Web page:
A sign at the intersection of RM 2900 and CR 309 in Kingsland sums up some residents' feelings regarding a proposed sand dredging operation on a ranch with Lake LBJ access. Staff photo by Daniel Clifton
A public posting by Collier Materials concerning dredging permits for Lake LBJ is insufficient, said Save Lake LBJ, a group concerned about the impact of equipment traffic on country roads and wildlife, noise pollution, and the effect on Lake LBJ itself.
Collier Materials officially filed Jan. 18 with the Lower Colorado River Authority for permits to build a sand dredging operation just west of the RM 2900 bridge, adjacent to the Comanche Rancheria subdivision. The public posting date triggers a mandatory 15-day period for public comment.
A notice that Collier had officially filed for permits with the LCRA was posted 108½ feet from the nearest public access point on 8½-inch-by-11-inch construction paper.
“You can’t read it unless you’re right up on it,” said Save Lake LBJ spokesman Virgil Yanta. “I think it defeats the purpose of the law, which is to let the people know what’s going on, to cast a little sunshine into the darkness.”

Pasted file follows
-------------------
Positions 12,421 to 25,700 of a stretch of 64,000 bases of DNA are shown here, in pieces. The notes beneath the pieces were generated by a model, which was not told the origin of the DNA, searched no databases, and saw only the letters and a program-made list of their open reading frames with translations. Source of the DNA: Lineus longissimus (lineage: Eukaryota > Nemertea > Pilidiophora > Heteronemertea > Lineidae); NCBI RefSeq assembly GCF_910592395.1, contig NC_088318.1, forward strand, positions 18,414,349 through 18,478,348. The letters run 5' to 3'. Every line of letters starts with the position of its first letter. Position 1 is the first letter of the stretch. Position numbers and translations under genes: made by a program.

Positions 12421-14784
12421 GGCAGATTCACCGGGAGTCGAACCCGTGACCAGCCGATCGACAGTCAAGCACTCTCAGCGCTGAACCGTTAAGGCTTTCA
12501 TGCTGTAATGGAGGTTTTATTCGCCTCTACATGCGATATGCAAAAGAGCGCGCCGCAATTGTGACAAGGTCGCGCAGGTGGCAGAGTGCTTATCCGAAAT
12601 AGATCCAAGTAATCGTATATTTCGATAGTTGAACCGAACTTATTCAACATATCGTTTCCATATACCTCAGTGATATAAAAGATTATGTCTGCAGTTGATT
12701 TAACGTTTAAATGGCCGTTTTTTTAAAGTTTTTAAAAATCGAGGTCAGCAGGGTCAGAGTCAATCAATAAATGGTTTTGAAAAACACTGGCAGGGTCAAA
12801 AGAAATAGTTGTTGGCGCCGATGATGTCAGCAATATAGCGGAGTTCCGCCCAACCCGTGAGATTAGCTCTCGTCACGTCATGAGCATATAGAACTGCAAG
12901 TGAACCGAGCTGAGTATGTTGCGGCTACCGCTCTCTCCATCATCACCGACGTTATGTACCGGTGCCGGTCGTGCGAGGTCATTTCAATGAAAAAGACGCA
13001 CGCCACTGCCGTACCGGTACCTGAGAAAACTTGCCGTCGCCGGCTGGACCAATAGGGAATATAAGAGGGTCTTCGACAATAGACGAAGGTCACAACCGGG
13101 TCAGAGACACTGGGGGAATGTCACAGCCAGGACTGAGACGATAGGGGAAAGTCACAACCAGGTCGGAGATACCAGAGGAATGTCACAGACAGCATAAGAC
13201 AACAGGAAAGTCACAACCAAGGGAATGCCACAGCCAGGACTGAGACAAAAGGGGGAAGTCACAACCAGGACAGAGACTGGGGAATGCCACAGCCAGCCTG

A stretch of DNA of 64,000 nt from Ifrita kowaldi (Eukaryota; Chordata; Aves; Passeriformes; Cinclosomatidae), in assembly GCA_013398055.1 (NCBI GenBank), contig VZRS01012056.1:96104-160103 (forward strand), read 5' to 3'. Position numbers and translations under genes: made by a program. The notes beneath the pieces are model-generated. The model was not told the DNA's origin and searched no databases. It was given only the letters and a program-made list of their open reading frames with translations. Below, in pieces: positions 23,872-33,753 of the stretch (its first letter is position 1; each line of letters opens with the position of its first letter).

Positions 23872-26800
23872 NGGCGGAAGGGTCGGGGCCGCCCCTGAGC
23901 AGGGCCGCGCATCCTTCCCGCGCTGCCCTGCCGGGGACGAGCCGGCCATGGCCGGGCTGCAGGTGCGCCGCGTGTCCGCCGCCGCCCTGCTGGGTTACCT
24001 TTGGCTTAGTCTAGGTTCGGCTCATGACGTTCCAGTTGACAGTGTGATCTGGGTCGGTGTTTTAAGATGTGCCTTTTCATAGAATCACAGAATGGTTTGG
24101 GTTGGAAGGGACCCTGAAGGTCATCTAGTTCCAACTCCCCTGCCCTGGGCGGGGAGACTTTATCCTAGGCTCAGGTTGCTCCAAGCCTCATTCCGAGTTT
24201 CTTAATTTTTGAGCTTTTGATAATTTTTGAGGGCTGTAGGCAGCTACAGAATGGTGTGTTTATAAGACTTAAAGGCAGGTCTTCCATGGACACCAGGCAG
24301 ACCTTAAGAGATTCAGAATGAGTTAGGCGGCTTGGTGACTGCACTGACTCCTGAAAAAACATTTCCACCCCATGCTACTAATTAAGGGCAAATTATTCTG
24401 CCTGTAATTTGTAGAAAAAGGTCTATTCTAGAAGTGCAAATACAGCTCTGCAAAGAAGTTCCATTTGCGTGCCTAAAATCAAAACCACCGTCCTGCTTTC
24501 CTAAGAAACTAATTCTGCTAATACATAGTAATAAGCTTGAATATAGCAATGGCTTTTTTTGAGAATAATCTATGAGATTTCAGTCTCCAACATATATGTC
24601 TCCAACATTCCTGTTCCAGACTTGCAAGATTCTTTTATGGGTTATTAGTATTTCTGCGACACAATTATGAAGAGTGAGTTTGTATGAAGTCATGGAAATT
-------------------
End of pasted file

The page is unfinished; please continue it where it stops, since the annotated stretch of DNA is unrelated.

Collier has since moved the posting closer to the roadway.
The proposed sand dredging operation would draw sediment from the lakebed and sift and process it on a leased parcel of land at the site. A docking bay, a boat ramp, and space to stockpile equipment are included in the request to the LCRA for development, dredge, and fill permits.
Residents are concerned about the proposed route for trucks hauling processed sand, which would go along CR 309 to Texas 71. Save Lake LBJ member Taylor Delz cited several new residents who bought before they knew a dredging plant was coming.
“They came here because it’s quiet, and now they’re going to have a 120-plus 16-wheelers and all the equipment associated with the dredging, and it’s just not right,” Delz said.
Collier Materials was contacted for comment for this article but had not responded as of publication.
In an interview in March 2020, Collier touted the benefits of a quieter, cleaner operation than those previously proposed at Sandy Creek, which would use conveyor belts to move sand, thereby using fewer trucks. The Comanche Rancheria site also would not feature a rock crusher, Collier said at the time.
Anyone may comment on the Collier application. Comments must be received by Feb. 1 and should include reference to “Project No. 2020-3989.” Comments can be mailed to: